Every flower counts, according to Metro Mayor Dan Norris, who is issuing a rallying cry for people to give the mower a breather this No Mow May to boost flowers and the insects that rely on them.
The Mayor was speaking ahead of a visit to Bath-based not-for-profit group, Curo Housing, to hear how they too are shunning lawnmowers and letting their estates grow wild.
He met Carl McMurtry, Director of Estate Services, at the newly regenerated Whiteway Green to hear how the group are turning their backs on lawnmowers across their properties in May.
The Mayor also learnt how the not-for-profit group are planning to go further by launching their own ‘do nothing for nature’ campaign to get people not to mow their lawns in the summer.
The Metro Mayor is encouraging locals to heed calls to leave the lawnmower alone for a month and to mow less and at different lengths and frequencies through the summer.
Grass left unmowed allows wildflowers to flourish, providing extra food for struggling pollinators and becoming a haven for insects, birds and hedgehogs.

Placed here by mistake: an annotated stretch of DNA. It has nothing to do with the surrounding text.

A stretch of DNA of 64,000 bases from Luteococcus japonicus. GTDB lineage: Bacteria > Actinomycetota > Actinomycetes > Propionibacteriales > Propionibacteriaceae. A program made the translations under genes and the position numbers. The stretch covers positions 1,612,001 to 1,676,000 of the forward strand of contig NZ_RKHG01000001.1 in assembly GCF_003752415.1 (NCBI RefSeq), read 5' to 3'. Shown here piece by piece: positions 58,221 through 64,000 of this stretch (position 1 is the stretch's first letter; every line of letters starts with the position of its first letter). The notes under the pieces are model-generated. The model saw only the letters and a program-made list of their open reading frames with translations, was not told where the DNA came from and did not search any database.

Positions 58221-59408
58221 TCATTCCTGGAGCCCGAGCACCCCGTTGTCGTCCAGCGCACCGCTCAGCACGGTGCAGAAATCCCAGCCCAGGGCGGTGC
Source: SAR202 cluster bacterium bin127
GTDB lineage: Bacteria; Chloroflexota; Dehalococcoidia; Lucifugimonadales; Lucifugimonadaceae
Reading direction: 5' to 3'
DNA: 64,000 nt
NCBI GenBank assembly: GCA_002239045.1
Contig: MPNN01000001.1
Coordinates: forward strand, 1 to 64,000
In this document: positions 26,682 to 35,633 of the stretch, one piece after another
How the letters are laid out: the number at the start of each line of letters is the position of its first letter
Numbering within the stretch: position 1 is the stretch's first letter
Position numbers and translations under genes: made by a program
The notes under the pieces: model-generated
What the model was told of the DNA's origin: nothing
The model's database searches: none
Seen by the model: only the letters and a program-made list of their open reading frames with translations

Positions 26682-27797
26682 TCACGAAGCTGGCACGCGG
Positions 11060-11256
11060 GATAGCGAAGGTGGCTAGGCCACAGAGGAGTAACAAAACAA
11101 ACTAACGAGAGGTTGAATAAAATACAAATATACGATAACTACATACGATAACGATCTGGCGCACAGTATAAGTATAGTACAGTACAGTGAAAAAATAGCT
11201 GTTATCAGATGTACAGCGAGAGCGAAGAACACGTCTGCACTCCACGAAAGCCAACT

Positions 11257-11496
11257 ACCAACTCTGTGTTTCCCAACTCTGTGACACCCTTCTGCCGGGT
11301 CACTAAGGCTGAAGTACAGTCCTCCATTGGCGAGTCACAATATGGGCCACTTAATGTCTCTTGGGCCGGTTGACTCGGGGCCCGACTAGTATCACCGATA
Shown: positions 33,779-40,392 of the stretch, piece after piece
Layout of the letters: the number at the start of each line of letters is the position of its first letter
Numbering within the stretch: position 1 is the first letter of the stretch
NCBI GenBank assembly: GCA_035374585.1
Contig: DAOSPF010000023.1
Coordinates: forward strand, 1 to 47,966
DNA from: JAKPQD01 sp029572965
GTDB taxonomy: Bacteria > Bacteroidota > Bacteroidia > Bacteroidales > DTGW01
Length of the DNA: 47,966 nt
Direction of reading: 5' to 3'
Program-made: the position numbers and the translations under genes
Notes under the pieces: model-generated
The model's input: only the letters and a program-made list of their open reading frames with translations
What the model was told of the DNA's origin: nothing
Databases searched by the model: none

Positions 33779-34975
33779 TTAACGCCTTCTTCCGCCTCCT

Since No Mow May, a campaign from the charity Plantlife launched in 2019, thousands of lawns have been left to sprout. Plantlife says the campaign trebled the number of people leaving their lawns long, and expects a bigger success this year.
Metro Mayor Dan Norris said: “Peer over your garden fence in May and you might think your neighbour’s lawn is looking a little unkempt. But don’t tut, that’s a good thing! Getting people to leave the mower for a few weeks really is so important. A wilder lawn can be a boon for plants, butterflies and other creatures, and they are just perfect for our pollinators. I’m really pleased Curo and people across the West of England are participating and I encourage everyone to do so”.
Speaking about the visit, Carl McMurtry, Curo Director of Estate Services, said: “After the success of No Mow May last year, we’re going one step further with our new Nothing for Nature initiative. Nothing for Nature means giving nature a chance by leaving areas of grass to go wild for a little longer, beyond May. We’re doing this by working closely with local communities, like the fantastic Blooming Whiteway group, and we’ll be listening carefully to residents’ feedback as we grow this initiative”.